IMPORTANT: New WA Workplace Safety Laws Commenced on 31 March 2022

Western Australia’s new Work Health and Safety (WHS) Act 2020 and Work Health and Safety (General) Regulations 2022 are now in effect.

The new WHS laws have significant changes and impose a primary duty of care on the ‘person/s conducting a business or undertaking’ (PCBU) to reasonably ensure the health and safety of workers. Importantly, the definition of a PCBU also includes the vessel owners, all directors and partners.

As such, all PCBUs in a business need to be actively involved in ensuring safe systems of work are in place on your vessel, that crews are trained (especially in emergency procedures) and that you can demonstrate regular review of the safety systems, training process (especially new crew) and having carried out regular emergency procedure drills during the season.

A PCBU owes a primary duty of care to all workers in their business or undertaking if they:

  • engage or causes the engagement of workers to carry out work; or,
  • direct or influence workers engaged to carrying out work.

A ‘PCBU’ doesn’t necessarily have to be an individual and can include:

  • a body corporate (company) including directors and shareholders both individually, and collectively;
  • an unincorporated body or association;
  • a sole trader or self-employed person;
  • individuals who are in a partnership both individually, and collectively.

The new laws include ‘industrial manslaughter’ options that carry a maximum penalty of between five to 20 years imprisonment for an individual and a maximum $10 million fine for a body corporate. Other new aspects include increased penalties, prohibiting insurance coverage for WHS penalties and the introduction of enforceable undertakings as an alternative penalty.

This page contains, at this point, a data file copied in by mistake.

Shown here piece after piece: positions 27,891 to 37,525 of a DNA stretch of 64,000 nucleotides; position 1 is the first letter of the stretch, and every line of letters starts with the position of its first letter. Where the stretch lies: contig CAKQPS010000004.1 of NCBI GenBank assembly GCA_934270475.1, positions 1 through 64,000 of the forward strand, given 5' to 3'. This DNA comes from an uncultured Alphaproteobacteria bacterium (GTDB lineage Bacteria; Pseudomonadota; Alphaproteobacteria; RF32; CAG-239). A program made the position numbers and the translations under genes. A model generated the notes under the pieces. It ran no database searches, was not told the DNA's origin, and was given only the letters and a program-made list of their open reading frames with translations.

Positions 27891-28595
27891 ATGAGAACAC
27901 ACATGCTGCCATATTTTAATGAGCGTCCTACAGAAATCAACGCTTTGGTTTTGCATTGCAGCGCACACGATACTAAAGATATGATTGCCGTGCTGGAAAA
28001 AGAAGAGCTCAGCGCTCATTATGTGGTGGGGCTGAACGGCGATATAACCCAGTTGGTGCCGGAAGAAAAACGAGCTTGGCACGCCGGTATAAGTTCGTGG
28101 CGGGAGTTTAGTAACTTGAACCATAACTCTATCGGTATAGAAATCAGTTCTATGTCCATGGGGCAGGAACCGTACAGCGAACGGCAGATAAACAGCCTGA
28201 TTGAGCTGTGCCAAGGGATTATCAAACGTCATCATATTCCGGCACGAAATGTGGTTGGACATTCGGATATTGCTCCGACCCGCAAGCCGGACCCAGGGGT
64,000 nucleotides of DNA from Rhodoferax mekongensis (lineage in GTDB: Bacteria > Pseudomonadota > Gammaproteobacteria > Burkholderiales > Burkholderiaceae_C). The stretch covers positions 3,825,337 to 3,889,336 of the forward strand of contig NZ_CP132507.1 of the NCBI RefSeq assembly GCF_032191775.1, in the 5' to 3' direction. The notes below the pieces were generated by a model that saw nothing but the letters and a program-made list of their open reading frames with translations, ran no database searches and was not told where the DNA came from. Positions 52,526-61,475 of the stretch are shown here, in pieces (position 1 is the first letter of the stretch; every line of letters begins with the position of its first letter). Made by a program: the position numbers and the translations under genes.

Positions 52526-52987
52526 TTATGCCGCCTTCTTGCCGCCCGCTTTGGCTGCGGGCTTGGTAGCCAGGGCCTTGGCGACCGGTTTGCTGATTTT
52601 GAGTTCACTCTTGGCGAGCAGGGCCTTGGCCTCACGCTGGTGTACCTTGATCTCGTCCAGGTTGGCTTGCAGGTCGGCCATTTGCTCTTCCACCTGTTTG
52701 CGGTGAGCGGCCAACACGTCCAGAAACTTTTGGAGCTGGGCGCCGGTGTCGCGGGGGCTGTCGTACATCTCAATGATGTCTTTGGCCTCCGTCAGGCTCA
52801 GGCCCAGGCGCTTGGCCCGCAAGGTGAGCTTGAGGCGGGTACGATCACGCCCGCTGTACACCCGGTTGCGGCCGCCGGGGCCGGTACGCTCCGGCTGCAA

Small businesses, including family fishing operations, all company directors and operators could face serious penalties for something they did not deliberately or knowingly intend. Employers and company directors could be jailed and/ or face bankruptcy for an offence that they had not anticipated an accident could occur.

Transitional arrangements to provide sufficient time for duty holders to adapt their safe systems of work have been agreed, but only for new laws which did not exist in the old legislation.

The government has taken the view that laws which are the same as those that existed under the old legislation will apply immediately the new Act commences in March 2022. That means inspectors will be making sure workplaces immediately align with most of the legislation.

To assist, Worksafe WA has released the following explanatory documents:

These guidance documents provide an overview of the structure of the WHS general regulations and aims to help business owners and operators identify what duties or rights are contained in each Part of the regulations.

You’ll find the full Worksafe overview document here.